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The ridge of Greensand is a distinctive feature that rises markedly from its surrounding clay vales through Bedfordshire and Cambridgeshire. It is an area of gently rolling hills and small valleys, heavily wooded in parts.  It has been often planted with conifers, but there are still areas of important habitats such as heathland, acid grassland and ancient woodland remaining where you can find things as diverse as adder, green tiger beetle, small-leaved lime and lily-of-the-valley.

The valleys of the rivers Flit and Ouzel cut through the area. Flood meadows and valley mires occur in places with old pollard willows and native black poplars at the water's edge. Rare species such as sphagnum mosses and water rail can be found.

Sandstone from the ridge has been used locally for building for hundreds of years, giving the towns and villages of the area their distinctive appearance. Extraction of the sands has led to a large network of quarries in the area - once extraction is finished restoration can provide great opportunities for conservation and informal recreation.

The landscape of the Greensand Ridge - its wildlife, archaeology, history and architecture - provides enjoyment for many people today. The sandy soils of the Greensand Ridge provide an ideal area for walking, cycling and horse-riding throughout the year.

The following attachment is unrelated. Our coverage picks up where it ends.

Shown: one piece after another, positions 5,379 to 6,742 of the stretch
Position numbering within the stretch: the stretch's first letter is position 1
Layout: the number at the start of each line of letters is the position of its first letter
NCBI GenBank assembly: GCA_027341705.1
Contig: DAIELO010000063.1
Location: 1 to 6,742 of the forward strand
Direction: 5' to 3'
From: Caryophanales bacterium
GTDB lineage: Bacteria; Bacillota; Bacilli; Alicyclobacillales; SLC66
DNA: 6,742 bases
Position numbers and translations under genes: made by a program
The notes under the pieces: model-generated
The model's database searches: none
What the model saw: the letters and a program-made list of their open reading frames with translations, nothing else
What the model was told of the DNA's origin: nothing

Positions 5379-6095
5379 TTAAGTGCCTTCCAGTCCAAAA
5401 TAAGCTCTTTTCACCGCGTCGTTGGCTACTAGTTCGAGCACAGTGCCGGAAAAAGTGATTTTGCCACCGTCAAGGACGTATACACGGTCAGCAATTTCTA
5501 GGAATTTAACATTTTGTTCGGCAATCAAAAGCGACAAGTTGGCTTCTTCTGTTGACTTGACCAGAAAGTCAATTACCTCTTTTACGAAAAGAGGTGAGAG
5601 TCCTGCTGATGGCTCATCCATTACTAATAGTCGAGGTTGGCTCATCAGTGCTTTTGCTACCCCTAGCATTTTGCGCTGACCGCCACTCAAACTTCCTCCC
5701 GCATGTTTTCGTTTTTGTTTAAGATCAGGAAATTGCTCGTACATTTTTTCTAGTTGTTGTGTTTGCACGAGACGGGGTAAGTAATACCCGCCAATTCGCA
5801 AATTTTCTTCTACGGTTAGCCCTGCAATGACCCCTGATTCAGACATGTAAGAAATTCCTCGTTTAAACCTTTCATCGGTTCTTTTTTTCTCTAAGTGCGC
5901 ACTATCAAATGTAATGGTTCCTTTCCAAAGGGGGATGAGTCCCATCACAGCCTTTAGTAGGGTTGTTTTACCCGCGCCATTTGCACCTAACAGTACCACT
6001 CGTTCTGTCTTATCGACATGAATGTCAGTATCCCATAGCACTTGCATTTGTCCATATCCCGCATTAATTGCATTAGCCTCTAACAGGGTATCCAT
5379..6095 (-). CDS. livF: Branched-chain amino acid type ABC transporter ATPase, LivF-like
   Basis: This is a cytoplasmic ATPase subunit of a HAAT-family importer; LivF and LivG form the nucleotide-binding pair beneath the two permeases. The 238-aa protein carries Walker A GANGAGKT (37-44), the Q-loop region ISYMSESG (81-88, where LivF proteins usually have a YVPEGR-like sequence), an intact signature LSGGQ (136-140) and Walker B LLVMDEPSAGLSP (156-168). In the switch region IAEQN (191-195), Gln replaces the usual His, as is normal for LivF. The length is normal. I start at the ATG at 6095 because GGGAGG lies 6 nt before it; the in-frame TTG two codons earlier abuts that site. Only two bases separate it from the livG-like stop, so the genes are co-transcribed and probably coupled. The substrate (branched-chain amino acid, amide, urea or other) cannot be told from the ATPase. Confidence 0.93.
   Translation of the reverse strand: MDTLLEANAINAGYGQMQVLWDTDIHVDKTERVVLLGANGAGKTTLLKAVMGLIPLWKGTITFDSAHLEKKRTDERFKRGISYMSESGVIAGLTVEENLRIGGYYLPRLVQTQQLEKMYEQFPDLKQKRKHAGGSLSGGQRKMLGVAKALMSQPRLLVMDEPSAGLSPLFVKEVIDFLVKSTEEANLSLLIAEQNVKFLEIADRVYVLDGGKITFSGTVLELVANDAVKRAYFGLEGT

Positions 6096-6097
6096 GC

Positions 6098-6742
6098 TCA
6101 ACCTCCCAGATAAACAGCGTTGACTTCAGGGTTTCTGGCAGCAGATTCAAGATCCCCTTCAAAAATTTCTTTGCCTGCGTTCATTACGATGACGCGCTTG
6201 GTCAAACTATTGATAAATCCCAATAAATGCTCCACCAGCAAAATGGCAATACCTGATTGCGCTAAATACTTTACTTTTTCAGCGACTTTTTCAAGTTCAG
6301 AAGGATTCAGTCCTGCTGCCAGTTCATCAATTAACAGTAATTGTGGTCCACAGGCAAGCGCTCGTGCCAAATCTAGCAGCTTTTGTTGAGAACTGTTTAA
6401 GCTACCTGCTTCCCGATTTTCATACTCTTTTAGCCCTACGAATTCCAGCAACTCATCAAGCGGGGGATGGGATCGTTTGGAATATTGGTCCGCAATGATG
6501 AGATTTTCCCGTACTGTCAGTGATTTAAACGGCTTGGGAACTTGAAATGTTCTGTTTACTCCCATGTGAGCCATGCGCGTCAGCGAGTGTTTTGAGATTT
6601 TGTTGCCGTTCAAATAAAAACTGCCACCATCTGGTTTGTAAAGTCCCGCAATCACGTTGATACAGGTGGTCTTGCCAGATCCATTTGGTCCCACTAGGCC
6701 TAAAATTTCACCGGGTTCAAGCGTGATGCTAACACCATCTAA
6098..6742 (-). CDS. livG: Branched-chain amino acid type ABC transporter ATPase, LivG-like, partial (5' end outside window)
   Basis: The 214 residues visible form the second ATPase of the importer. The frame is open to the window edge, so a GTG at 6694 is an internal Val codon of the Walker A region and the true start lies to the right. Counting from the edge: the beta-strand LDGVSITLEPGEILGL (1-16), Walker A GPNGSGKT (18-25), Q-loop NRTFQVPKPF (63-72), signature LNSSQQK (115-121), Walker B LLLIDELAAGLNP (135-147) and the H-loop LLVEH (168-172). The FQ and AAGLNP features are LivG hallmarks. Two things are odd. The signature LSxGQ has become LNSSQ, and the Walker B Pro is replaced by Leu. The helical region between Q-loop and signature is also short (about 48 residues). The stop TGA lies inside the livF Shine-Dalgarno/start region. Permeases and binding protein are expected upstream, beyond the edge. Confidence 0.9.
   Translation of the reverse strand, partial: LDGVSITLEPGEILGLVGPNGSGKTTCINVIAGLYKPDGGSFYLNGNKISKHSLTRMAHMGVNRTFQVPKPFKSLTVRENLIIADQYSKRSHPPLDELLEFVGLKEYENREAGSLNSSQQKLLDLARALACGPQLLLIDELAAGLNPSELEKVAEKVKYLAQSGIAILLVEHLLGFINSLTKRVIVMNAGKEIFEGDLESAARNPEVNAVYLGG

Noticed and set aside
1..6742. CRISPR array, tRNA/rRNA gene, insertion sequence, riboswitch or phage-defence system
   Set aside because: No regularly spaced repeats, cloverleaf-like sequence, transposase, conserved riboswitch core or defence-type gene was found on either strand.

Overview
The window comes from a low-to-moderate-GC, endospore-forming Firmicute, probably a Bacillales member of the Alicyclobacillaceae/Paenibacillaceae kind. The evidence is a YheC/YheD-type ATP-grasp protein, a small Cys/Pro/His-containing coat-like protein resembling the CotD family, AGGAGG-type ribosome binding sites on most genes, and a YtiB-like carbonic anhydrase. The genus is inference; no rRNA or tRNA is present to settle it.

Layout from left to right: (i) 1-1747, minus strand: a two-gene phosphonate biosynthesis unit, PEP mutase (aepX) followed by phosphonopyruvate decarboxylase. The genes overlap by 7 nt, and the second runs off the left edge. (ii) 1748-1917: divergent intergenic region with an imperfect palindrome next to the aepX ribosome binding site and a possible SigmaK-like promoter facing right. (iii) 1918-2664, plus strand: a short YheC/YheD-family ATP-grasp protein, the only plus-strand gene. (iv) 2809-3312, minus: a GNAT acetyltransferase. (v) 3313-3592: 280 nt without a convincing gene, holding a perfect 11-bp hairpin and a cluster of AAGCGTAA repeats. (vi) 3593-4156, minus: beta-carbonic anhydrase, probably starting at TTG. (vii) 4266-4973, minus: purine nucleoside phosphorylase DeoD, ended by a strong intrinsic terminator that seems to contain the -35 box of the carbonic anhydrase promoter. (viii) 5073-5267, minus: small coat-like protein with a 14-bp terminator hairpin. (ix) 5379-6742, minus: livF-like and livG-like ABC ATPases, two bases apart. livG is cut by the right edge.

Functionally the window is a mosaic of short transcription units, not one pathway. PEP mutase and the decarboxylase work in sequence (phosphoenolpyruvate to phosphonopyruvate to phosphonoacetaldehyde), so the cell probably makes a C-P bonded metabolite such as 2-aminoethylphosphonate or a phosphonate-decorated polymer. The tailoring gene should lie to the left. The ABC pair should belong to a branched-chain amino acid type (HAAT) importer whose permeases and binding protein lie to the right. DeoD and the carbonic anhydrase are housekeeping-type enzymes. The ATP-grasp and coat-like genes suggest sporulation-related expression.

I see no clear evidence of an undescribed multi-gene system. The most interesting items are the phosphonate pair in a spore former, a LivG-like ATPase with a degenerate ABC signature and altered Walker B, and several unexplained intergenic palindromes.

The Countryside Agency recognises the Greensand Ridge as a distinct landscape region – you can find more about this in their overview of its 'countryside character'.

The Greensand Ridge Walk
The walk follows a ridge of greensand rising from shallow river valleys and stretches 40-miles from Leighton Buzzard in Bedfordshire to Gamlingay in Cambridgeshire.  Gentle slopes and improvements such as the replacement of stiles with easy-access ‘kissing’ gates, upgraded bridges, and new signposts, waymarkers and interpretation boards, make the route suitable for all ages.

The route goes through land once reputedly part of Henry VIII’s hunting grounds and provides an ideal introduction to the history, landscape and wildlife of the county.  A number of points of interest along its route include major landmarks, such as Woburn Abbey and the church tower and Mausoleum at Maulden.  It links many local circular walks and nature trails.

The trail can be walked over a number of days as it has been divided into five sections, each of which has its own leaflet containing a map, directions, and details of the good local transport links and points of interest. Leaflets are available free of charge from libraries, tourist information centres, visitor attractions and other public outlets in the area.  Alternatively, maps of the walk, details of transport links and other detail can be seen on the website run by The Greensand Ridge Walk Group.

The Greensand Ridge Walk also links with other long-distance paths, such as the Ridgeway via the Two Ridges Walk.